The data was analyzed by using SPSS Statistics Version 23. Some variables were reversed so that they measured respondents’ answers to a similar direction. To uncover and identify the underlying relationships between the measured variables, eight constructs were built based on the internal consistency of the variables and partly on researchers’ a priori hypotheses. Cronbach’s alphas of the constructs varied from 0.756 to 0.970 (Table 1). A new variable, “food neophobia” (FN), summing up the scores of six of the original variables was constructed, and this summated score measured the level of food neophobia for each respondent. Higher scores indicated higher neophobia. Since vegans intentionally avoid foods of animal origin, some items in the original FN scale were excluded due to the fact that their inclusion would have painted an incorrect picture of vegans’ neophobia. The excluded variables were: “I am fond of foods from different countries”, “Foods from different countries look too odd to eat”, “I am very selective in my eating” and “It is fun to try foods, which represent different food cultures”. The six remaining items included in this study are shown in Table 1.
The respondents’ perceptions of conditions for consuming foods of insect origin were operationalized as Healthiness, Safety and Convenience, and price. Healthiness and Safety both consisted of three statements about respondents’ perceptions of health (H) and safety (S)-related conditions for consuming foods of insect origin. Convenience and price consisted of four statements concerning the convenience and cost (C)-related conditions for consuming foods of insect origin. (Table 1). These constructs were used in statistical testing (Chi-Square test, One-Way ANOVA). A Bonferroni post-hoc test for multiple comparisons was used in analyzing the differences between different dietary groups. p ≤ 0.05 was considered statistically significant. Eta square was used as an effect size index in a one-way ANOVA and Cramer’s V in a Chi-Square test. K-means cluster analysis was used to group respondents based on their planned behavior (A, SN, PC, and I), and perceptions of conditions for the consumption of foods of insect origin in terms of the three summated scale variables Healthiness (H), Safety (S) and Convenience and price (C). Univariate ANOVA confirmed that these variables functioned well in classifying the respondents into different clusters (p < 0.001).

3. Results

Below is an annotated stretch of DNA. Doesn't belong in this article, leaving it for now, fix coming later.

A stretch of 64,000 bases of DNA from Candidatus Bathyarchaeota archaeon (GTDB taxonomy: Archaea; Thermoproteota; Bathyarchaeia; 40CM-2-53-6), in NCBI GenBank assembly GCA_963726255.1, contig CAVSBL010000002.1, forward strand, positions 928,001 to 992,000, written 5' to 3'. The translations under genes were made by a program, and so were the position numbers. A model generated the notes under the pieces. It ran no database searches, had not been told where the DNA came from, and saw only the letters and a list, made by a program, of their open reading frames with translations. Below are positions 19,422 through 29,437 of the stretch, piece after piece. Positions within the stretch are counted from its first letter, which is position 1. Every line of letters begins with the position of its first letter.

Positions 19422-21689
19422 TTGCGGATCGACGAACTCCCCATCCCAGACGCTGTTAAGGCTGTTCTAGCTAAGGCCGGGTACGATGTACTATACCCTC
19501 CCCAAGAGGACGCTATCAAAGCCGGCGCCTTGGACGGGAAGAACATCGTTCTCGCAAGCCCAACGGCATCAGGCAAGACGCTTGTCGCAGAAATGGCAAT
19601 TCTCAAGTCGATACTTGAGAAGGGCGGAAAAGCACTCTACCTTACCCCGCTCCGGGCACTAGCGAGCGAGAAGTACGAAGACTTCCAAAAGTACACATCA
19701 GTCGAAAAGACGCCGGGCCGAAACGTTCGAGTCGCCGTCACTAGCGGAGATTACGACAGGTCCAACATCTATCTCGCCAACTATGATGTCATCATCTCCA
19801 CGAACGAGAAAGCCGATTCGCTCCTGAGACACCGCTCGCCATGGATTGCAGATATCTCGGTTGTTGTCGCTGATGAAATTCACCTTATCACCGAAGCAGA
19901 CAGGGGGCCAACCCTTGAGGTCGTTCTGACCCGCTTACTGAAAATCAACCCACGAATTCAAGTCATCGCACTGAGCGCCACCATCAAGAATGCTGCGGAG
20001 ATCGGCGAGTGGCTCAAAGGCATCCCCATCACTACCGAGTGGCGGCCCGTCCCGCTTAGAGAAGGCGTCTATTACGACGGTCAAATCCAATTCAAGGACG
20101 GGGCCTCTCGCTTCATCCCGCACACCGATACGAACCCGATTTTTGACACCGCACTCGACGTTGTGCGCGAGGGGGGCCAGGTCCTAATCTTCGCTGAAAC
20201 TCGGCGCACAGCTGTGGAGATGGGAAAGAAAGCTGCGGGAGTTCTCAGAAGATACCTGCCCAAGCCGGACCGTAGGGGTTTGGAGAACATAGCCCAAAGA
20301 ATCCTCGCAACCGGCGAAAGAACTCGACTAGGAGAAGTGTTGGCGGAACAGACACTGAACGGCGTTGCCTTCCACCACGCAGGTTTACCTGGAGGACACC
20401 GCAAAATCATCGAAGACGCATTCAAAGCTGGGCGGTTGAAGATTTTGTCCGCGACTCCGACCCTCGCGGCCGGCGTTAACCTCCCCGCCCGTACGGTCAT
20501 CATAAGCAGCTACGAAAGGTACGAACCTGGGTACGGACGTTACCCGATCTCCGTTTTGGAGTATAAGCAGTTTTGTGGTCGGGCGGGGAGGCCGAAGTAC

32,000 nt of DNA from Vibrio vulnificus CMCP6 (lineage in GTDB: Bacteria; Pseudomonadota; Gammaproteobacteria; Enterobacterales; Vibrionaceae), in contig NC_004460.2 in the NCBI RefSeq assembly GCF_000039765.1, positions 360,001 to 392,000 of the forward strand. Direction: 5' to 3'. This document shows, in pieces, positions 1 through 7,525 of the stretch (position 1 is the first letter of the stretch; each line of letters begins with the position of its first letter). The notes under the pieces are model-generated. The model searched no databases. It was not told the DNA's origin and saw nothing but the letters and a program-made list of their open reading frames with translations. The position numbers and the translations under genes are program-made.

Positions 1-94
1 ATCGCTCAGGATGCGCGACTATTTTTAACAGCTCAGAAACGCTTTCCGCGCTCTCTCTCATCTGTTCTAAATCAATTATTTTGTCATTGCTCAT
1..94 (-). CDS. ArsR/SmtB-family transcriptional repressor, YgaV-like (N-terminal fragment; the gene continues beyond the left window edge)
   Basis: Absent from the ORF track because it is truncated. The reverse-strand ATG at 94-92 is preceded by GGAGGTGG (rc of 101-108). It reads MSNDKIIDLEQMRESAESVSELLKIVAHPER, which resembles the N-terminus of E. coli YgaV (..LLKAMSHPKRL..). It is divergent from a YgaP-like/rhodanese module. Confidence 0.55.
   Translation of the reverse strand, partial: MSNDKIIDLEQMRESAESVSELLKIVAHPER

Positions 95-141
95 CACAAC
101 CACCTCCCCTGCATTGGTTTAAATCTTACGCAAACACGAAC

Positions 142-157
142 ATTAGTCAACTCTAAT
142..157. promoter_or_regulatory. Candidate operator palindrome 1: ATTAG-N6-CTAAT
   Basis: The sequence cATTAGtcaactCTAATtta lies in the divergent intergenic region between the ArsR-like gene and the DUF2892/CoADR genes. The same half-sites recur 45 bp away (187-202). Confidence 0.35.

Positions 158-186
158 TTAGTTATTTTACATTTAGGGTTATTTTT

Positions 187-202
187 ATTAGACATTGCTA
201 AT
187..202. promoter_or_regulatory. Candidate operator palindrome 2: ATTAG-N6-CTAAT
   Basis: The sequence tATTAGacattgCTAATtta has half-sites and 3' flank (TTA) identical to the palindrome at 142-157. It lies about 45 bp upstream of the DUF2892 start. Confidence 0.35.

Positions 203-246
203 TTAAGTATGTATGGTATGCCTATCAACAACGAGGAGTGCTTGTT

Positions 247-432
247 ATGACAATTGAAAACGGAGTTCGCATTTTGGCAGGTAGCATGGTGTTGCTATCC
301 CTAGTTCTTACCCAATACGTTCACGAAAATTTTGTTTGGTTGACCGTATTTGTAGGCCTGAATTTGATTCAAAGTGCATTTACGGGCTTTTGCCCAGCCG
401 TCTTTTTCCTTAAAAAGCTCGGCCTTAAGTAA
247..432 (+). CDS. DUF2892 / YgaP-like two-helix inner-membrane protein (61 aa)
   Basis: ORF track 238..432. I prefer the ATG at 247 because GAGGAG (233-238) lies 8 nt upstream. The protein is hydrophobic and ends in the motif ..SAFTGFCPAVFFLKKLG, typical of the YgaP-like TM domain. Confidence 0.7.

3.1. Demographics

In total, 567 consumers filled in the questionnaire. Out of these, 67% were women (n = 379). There was good representation across the different age groups (Table 2). Out of the respondents, 73% were omnivores (n = 417), 22% were non-vegan vegetarians (n = 124), and 5% were vegans (n = 26). The group labeled as non-vegan vegetarians merged together semi-vegetarians (n = 97), lacto-vegetarians (n = 25), and lacto-ovo-vegetarians (n = 3).
Based on their sociodemographic characteristics (sex, age range, education level, and place of residence), the respondents were differently distributed in terms of the three dietary groups of omnivores, non-vegan vegetarians, and vegans (Table 2). A large majority of men were omnivores, while among women, the share of omnivores was 16 percentage points lower, and the proportion of non-vegan vegetarians and vegans was higher among women than among men. Of the eldest group, almost nine out of ten were omnivores and relatively few were non-vegan vegetarians or vegans. In the younger age groups, 64–75% were omnivores and 20–31% were non-vegan vegetarians. The share of vegans was 4–6% in all age groups. Among those with the highest education (licentiate or doctoral education), the share of non-vegan vegetarians was as high as 38%, and among those with another academic degree as high as 25%, whereas among those with basic or secondary education the share was 15–16%. However, among those with comprehensive school education, the share of vegans was higher than in other educational groups. Among city dwellers, there were more non-vegan vegetarians and vegans than among those living in rural areas.

3.2. Attitude and Planned Behavior toward Insect Consumption

The results show that omnivores, non-vegan vegetarians, and vegans differed significantly in their A, SN, PC, and FN (Table 3).
Characteristically, vegans deviated significantly from the adherents of other dietary groups in their attitude towards insect consumption. Pairwise comparisons with Bonferroni adjusted p-values showed that there were significant differences in attitude (A) toward insect consumption between vegans and omnivores (p < 0.001), between vegans and non-vegan vegetarians (p < 0.001), and between omnivores and non-vegan vegetarians (p < 0.05).
Table 4 shows in more detail how, and in which respects, the three dietary groups differed from each other in the various aspects of planned behavior and food neophobia. Non-vegan vegetarians’ attitudes were the most positive, and they agreed the most with the following statements (but for many statements they did not statistically differ from omnivores): “insect consumption can be a solution to the world’s food problem,” “using insects in food production is a good thing,” “the entering of foods of insect origin into the market would be a good trend,” “the use of insects should be promoted in food production,” “the eating of insects is wise,” “the use of insects as human food should definitely be approved in Finland,” and “I want to be a responsible consumer and to eat insects since I know that eating them is sustainable” (Table 4).
Vegans agreed the most with the following statements: “insects should not be used in food production,” “foods made of insects are a bad thing,” “I want to be an ethically responsible consumer and I don’t want to utilize insects in my own diet,” and “the use of insects in food production is morally wrong.” In the latter statement, vegans significantly differed from both non-vegan vegetarians (p < 0.001) and omnivores (p < 0.001).